A large majority of medical group professionals responding to a poll from the Medical Group Management Association (MGMA) was opposed to mandatory participation in alternative payment models in Medicare, a policy CMS has been moving away from under President Donald Trump.
Out of 1,176 responses to the MGMA poll, 72 percent said they opposed the federal government mandating participation in Medicare APMs, while 14 percent were in favor and another 14 percent were unsure.
Since Trump took office and Seema Verma, MPH, became administrator of CMS, the agency has moved away from mandatory models planned under the Obama administration. Two mandatory bundled payment models were cancelled and Verma indicated the agency would pursue only voluntary models—which MGMA believes are the best way to transition to value-based care, while still supporting APMs as a whole.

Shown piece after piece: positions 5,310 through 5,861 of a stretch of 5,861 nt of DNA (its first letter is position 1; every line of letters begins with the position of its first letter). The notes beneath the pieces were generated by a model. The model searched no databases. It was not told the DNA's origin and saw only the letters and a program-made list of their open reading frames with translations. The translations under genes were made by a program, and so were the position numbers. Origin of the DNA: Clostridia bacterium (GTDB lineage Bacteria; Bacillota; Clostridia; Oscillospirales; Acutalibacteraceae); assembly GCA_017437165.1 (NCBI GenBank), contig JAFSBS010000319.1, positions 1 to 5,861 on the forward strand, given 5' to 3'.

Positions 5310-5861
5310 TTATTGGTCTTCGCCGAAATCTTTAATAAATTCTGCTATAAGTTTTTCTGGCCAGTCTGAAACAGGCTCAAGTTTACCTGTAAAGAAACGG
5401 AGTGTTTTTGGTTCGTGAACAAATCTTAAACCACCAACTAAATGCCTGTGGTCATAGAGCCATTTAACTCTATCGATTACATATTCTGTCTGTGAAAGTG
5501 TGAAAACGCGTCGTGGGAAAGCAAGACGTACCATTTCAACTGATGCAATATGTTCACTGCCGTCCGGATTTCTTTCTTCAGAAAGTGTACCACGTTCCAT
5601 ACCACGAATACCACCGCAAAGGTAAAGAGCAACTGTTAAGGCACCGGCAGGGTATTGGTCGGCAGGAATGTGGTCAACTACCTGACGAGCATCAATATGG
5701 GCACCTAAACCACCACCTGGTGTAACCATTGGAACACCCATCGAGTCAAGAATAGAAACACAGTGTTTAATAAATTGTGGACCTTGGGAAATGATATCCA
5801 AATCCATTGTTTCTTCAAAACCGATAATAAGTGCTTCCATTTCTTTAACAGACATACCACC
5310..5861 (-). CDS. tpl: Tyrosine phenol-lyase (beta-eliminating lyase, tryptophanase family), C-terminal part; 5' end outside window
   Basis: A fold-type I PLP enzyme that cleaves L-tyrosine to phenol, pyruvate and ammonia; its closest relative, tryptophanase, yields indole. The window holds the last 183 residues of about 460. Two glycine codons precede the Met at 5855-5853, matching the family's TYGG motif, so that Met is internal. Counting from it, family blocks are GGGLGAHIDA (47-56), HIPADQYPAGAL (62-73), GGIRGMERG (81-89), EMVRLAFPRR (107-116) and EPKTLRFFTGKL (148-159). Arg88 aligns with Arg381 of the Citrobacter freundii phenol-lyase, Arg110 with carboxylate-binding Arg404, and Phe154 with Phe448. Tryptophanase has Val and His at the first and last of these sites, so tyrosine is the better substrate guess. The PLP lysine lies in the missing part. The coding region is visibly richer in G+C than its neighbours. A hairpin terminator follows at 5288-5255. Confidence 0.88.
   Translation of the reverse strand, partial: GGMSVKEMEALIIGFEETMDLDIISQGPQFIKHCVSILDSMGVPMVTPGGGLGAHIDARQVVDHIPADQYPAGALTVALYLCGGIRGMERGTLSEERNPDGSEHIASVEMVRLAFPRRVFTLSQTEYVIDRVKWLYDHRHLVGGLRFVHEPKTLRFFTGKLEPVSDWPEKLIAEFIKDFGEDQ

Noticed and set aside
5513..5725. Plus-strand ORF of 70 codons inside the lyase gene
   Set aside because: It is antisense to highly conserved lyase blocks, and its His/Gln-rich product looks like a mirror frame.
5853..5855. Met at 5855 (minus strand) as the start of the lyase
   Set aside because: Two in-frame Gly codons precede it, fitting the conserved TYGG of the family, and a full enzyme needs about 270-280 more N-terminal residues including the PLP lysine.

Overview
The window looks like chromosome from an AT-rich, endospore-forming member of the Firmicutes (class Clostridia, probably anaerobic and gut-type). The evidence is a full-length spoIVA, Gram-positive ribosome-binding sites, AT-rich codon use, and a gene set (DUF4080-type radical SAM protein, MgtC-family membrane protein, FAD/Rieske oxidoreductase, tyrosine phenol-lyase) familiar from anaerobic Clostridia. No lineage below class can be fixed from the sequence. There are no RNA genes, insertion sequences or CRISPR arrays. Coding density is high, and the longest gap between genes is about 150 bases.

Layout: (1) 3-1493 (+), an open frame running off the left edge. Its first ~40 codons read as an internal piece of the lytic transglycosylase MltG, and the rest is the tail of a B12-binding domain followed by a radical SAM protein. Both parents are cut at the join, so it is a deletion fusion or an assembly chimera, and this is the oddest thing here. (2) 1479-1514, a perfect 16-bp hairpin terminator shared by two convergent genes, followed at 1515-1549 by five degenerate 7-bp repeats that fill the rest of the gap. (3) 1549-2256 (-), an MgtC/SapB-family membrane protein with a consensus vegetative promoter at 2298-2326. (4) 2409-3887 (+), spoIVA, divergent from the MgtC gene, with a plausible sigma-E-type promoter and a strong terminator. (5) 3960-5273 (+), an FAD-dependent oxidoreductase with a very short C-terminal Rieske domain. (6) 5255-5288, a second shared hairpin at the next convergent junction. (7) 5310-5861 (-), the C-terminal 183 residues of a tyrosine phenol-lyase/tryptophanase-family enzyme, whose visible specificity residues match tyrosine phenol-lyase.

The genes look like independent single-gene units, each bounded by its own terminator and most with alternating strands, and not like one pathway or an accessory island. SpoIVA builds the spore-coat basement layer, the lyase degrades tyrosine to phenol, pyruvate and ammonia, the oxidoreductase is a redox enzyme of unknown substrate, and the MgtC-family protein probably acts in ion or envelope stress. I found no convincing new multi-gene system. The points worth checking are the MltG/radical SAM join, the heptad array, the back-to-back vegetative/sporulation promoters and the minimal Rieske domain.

“Medical groups are supportive of APMs, the concern is with government mandated programs that stifle innovation,” MGMA’s vice president of government affairs, Anders Gilberg, told HealthExec. “Government should adopt what’s working in the private sector. A bottom up approach, not a government top-down approach.”
HHS Secretary Alex Azar, however, has indicated he’d support mandatory models if he feels it would be necessary to get adequate data. Additionally, the Medicare Payment Advisory Commission (MedPAC) has advocated getting rid of the Merit-based Incentive Payment System (MIPS) and driving more providers towards APMs, which Gilberg said prompted the poll among MGMA members.